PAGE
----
Norfolk Island, a speck in the South Pacific that is home to descendants of Fletcher Christian's Bounty mutineers, is in turmoil following its first murder in 150 years.
The island, a tax-free Australian territory with a colourful history and an idyllic setting, is a popular holiday destination for elderly Australians and New Zealanders. It is a quirky place where cows have right of way on the roads and locals speak a hybrid of archaic English and Polynesian.
But Norfolk's image as a peaceful haven is in tatters after a young Australian woman was found beaten and stabbed to death at a secluded picnic spot. Janelle Patton, 29, who had been working in a local hotel for two years, was last seen walking to a supermarket to buy lunch for her parents.
An atmosphere of fear now infects a place where locals used to leave houses unlocked and car keys in the ignition. "It's kicked the stuffing out of us," said Geoff Gardner, the island's Chief Minister. "The community's soul has been laid bare."
Australian police flew out to help the island's three officers investigate, but two months later no arrests have been made. Detectives have sent questionnaires to Norfolk's 1,800 residents and 800 tourists, asking for a detailed account of their movements on the day of the murder. There is talk of asking all adults to give a voluntary DNA sample.
Islanders have convinced themselves that the murderer is a visitor rather than a local, but police think otherwise. Tom Lloyd, editor of The Norfolk Islander newspaper, said: "Police have indicated to us that their feelings are that it is someone from the community, and if that is the case, there will be a lot of soul-searching and heartaches."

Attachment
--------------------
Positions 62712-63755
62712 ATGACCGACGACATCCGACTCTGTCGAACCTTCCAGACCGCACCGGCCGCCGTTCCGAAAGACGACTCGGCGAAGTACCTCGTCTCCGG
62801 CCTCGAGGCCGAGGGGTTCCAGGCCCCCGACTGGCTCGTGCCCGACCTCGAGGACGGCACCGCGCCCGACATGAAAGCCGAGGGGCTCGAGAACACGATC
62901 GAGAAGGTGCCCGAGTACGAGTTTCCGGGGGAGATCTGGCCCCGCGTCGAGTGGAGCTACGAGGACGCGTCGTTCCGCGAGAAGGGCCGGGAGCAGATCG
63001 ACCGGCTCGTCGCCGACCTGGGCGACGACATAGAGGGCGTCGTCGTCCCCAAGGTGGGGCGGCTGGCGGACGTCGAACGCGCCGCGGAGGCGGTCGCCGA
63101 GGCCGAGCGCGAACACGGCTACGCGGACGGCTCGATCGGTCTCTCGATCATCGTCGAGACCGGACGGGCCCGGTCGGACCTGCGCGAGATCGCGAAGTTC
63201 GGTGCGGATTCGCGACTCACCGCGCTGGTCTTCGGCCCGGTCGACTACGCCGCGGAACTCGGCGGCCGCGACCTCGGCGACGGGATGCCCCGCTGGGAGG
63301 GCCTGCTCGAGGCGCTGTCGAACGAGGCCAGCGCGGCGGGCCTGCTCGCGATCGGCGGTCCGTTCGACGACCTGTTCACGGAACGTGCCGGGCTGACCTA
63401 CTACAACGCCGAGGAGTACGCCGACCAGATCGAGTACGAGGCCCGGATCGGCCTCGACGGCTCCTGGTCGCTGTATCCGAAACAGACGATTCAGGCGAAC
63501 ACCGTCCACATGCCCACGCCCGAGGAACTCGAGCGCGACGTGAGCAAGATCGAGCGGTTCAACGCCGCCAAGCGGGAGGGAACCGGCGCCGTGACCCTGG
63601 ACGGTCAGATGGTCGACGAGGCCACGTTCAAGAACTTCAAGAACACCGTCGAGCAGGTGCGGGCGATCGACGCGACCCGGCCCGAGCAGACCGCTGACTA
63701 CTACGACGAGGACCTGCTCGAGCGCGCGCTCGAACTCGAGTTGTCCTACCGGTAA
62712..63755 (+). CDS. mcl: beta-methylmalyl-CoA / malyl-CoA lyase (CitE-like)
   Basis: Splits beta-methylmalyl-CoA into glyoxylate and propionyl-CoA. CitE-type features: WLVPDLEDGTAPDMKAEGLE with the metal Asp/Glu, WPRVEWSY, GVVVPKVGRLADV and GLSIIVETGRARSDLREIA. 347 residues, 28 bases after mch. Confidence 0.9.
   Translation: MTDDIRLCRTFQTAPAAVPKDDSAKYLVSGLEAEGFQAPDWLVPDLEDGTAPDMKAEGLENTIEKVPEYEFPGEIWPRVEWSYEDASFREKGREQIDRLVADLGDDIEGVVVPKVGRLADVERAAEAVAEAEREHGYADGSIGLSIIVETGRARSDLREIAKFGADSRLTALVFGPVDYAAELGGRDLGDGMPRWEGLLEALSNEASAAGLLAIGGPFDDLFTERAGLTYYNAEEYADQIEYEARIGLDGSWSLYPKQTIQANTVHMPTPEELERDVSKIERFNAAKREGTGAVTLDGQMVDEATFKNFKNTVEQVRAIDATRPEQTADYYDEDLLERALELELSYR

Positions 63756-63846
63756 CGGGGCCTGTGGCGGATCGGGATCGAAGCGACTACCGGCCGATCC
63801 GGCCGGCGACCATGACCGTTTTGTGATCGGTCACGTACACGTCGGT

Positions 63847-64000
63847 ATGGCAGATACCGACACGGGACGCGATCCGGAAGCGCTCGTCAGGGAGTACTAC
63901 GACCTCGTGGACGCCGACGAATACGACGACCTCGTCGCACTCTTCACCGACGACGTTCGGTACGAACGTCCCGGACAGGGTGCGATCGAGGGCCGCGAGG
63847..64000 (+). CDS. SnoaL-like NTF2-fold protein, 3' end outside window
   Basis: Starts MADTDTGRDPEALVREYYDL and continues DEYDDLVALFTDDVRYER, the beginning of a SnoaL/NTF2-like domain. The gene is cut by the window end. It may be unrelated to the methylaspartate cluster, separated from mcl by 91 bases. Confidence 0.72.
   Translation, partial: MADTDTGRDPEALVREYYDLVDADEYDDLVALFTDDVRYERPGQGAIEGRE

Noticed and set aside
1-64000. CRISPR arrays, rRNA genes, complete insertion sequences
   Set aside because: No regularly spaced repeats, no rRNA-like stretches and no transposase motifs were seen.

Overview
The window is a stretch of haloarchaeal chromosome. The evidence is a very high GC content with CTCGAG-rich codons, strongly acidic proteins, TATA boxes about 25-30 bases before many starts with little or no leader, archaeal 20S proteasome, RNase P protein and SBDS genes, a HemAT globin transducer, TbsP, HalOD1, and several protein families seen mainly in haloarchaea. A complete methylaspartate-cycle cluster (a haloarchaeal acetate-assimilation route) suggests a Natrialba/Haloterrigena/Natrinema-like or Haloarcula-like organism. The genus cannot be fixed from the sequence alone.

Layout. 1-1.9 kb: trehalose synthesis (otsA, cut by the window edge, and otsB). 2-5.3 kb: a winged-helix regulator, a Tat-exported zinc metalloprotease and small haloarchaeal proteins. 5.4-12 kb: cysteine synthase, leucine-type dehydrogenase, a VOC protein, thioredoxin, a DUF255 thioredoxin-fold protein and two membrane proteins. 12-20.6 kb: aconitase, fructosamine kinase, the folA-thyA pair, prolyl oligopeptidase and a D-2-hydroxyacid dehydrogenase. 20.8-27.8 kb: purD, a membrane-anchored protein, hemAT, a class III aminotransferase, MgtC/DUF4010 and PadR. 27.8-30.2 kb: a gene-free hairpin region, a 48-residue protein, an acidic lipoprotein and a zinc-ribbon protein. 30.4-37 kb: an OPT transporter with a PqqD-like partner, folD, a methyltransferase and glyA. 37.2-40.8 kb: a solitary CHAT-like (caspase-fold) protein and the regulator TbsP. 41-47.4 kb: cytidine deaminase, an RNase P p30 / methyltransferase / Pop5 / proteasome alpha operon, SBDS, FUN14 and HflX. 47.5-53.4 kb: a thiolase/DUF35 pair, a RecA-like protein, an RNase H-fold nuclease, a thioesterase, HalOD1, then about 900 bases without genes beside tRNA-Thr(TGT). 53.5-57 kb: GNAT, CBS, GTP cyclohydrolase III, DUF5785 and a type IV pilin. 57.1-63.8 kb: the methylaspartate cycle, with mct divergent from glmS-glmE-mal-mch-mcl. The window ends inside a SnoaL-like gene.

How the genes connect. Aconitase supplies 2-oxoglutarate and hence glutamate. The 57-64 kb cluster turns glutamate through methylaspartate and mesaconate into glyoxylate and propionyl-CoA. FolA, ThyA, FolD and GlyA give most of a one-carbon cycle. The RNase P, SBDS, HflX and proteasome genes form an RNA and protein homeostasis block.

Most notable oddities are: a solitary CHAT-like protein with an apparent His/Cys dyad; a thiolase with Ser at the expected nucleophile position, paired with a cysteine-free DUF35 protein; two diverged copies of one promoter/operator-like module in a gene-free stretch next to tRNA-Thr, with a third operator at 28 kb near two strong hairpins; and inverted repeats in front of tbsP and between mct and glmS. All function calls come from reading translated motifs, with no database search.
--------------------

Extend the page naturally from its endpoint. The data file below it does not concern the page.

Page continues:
Police also believe that certain islanders know the killer's identity but are reluctant to come forward. Norfolk has a history of reprisals against police informants. "There is a scary feeling in the community," said Mr Lloyd. "There is an underlying current of fear."
The island is home to Colleen McCullough, author of The Thorn Birds, and the singer Helen Reddy. About one-third of residents are descended from the Bounty mutineers, who came to Norfolk after Pitcairn Island – their first hiding place – became overcrowded. The telephone book is full of surnames such as Christian.
Norfolk was formerly a British penal colony with a brutal reputation, and the many ghosts reputed to stalk the rocky island are thought to be a legacy of convict days.
The tranquil, crime-free image that Norfolk has acquired in modern times was undermined two years ago when a local pillar of the Seventh-day Adventist Church, Stephen Nobbs, was convicted of repeated child sexual abuse.
The murder has exacerbated tensions between islanders and "outsiders" who go to Norfolk to earn a tax-free income for a couple of years. "We don't want to accept the fact it was one of us," said Tracey Crane, one of the last people to see Ms Patton alive.